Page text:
This guest post is from Nancy Bentley, co-owner of Kinkead Ridge Winery in Ripley, OH.
An editorial note: I try very hard as a blogger to stay apolitical. However, I do not require this of my guest bloggers. Nancy’s post expresses her personal feelings about some legislative issues affecting agriculture in Ohio and is a legitimate Opinion piece. I invite you to express your own feelings about the legislature in the comments or by contacting Nancy.
It makes me laugh how the Wall Street Journal continually posts ads from the state of Ohio suggesting what a great state Ohio is to start a business. In 1999, we relocated from a highly successful vineyard operation in Oregon, in order to prove that great wines could be made in southern Ohio and to revitalize the area with new wineries for agritourism. We personally mentored at least five new wineries, and continue to help more.
I would like to describe several current situations regarding the Ohio Department of Agriculture and wineries, and then two other situations that reflect how they are hurting small farmers. To put finances in perspective: The Ohio wine and grape industry released its 2008 economic impact report, which finds that Ohio’s grape and wine industry has a significant impact of more than $580 million on the state’s economy.
Highlights of the report include:
Situation #1: Given the fact that the Ohio wine industry contributes so much money to the economy, we are appalled at the latest overreach by the Ohio Department of Agriculture bureaucracy. There is a law on the books that allows them to inspect wineries as food production facilities, something that neither California, Oregon or other huge wine producing states do. Only wineries that wholesale their wine are subject to this annual inspection, which wineries will be charged an annual fee for, ranging from $50 to $300. Wineries that only sell retail will not be inspected. I have actually been in a winery in Ohio that only sold at retail that had dog turds on the floor. Wholesale warehouses that store wine may not be inspected (follow the distributor lobby money).
Nothing harmful to humans can live in wine. We actually had an ODA person suggest that we wash the grapes to eliminate insects, a laughable comment. There was a suggestion to use bleach to clean up black mold, a product that is well known to cause TCA taint in wine. Our only avenue for change is to change the law to exempt wineries. In the meantime, inadequately trained, probably highly paid registered sanitarians will be hitting the road and generating travel expenses to make sure that wineries have hairnets in the building. The maximum amount of money these fees could generate for the state would be $30,000, and it will be much less than that.
The claim is to protect the public, but there are no plans to take samples of wines for testing of any kind, and wineries are already highly regulated by the federal government (TTB) and local health organizations. This is just bureaucratic bloat and a waste of taxpayer money.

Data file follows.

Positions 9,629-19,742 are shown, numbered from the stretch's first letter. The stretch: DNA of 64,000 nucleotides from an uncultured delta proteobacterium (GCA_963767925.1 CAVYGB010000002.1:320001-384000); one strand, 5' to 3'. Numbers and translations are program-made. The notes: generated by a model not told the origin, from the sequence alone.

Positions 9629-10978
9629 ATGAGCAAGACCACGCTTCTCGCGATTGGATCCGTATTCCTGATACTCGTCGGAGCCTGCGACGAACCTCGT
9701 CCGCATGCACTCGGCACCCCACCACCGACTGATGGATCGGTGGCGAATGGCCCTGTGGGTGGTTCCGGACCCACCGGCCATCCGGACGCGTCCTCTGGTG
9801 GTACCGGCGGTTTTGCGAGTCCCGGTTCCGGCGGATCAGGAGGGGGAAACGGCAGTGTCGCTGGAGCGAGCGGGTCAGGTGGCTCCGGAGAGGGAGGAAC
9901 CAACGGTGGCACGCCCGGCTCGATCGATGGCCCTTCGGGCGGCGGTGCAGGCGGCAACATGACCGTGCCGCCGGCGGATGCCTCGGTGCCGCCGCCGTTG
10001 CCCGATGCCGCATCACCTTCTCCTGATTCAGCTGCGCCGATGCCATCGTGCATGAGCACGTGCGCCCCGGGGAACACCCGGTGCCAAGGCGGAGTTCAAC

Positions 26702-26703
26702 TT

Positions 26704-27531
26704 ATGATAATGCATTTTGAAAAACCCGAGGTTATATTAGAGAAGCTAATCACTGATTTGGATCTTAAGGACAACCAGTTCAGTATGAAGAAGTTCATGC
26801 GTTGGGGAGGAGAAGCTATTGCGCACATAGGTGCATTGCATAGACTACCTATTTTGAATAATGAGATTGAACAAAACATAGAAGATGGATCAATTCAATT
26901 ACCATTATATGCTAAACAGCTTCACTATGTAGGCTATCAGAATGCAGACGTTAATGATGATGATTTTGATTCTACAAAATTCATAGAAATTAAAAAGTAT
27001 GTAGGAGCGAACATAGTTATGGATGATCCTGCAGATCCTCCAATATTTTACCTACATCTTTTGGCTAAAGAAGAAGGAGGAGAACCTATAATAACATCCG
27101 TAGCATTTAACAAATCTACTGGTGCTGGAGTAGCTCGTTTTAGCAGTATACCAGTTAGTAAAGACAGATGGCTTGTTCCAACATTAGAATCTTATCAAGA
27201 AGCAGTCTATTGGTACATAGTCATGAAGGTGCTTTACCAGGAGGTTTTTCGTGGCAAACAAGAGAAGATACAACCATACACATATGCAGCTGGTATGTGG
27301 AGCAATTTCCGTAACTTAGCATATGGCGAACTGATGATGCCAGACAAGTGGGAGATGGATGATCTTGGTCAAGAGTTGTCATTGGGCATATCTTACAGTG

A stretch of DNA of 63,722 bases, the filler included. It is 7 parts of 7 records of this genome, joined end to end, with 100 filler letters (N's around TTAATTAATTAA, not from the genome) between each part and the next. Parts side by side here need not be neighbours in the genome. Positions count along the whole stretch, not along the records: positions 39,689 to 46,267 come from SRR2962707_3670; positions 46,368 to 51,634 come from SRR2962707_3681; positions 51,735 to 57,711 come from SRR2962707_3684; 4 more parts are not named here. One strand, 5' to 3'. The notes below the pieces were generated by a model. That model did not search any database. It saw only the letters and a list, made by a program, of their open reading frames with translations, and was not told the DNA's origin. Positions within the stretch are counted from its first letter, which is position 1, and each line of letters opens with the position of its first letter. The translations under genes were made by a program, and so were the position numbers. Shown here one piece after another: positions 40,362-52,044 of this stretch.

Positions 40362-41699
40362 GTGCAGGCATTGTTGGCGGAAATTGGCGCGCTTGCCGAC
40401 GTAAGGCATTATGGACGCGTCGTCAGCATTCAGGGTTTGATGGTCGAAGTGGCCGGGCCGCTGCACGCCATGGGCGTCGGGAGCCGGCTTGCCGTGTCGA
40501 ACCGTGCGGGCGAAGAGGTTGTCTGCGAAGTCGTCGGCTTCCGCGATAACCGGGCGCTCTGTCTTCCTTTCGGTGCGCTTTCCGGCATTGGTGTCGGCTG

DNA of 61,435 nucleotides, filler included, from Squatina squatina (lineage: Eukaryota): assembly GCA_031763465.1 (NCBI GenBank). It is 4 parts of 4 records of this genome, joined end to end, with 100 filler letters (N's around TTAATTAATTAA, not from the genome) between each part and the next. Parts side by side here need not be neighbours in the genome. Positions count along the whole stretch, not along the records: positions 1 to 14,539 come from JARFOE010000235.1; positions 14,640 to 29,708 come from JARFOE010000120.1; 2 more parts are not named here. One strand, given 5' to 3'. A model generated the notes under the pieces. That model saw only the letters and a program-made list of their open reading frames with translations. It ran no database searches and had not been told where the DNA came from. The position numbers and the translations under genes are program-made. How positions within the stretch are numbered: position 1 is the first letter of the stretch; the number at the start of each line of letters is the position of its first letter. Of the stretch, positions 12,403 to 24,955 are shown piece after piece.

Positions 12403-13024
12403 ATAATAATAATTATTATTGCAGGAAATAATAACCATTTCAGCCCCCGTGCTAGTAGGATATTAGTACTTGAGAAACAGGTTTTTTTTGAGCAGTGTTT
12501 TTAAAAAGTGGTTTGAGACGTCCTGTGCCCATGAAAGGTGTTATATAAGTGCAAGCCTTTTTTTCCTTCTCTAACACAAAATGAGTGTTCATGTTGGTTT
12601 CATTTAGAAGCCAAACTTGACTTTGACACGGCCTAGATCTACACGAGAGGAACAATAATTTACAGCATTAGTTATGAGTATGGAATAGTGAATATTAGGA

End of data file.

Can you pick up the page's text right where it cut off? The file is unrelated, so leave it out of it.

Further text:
We cannot get a straight answer as to what part of the regulatory code will be enforced. On a conference call, I was basically told that wineries could be inspected with different criteria. And imagine if your winery is inspected in January, when everything is cleaned up, or at crush, when bees, fruit flies, etc. fill the winery.
Situation #2. We have been making Cabernet Sauvignon, Syrah, Cabernet Franc, Viognier/Roussanne and Petit Verdot for 10 years. In general these wines are in the 12%-13% alcohol range. A fine vintage from 2008 pushed them all over 14% alcohol. The federal government approves all wine labels. For free. The state of Ohio rubber stamps such labels, at an initial fee of $50 per label. Because these wines went over 14%, I was required to submit “New Label Registrations” and write a check for $250 to the state.
Situation #3: It goes beyond wineries. Last year, Harmony Hill Vineyards had a wonderful farmers market. The Ohio Department of Agriculture has now said that if you want to sell your eggs or meat at a Farmers Market, a cooler with blue ice is no longer good enough to store your food for a couple of hours. “Mechanical refrigeration” is required. So that means you load up a refrigeration, hope you can plug it in somewhere, transfer your food in the cooler, load it in the fridge, and reverse for the trip home.
We use farm fresh eggs in fining, and needed 6 dozen eggs from a small egg producer in Ripley. She is NOT allowed to deliver the eggs to us, a few miles away. We had to pick them up.
Situation #4: The Fizzleville Fair in Adams County has made home made ice cream for over 30 years. Apparently that will no longer be allowed.
So, in summary, this is a bureaucracy out of control. We need new leaders who will get out of the way and let Ohio small business do what they do best without excessive and stupid regulations. Ohio is hurting and driving small business out of Ohio, not encouraging it.
– Nancy Bentley
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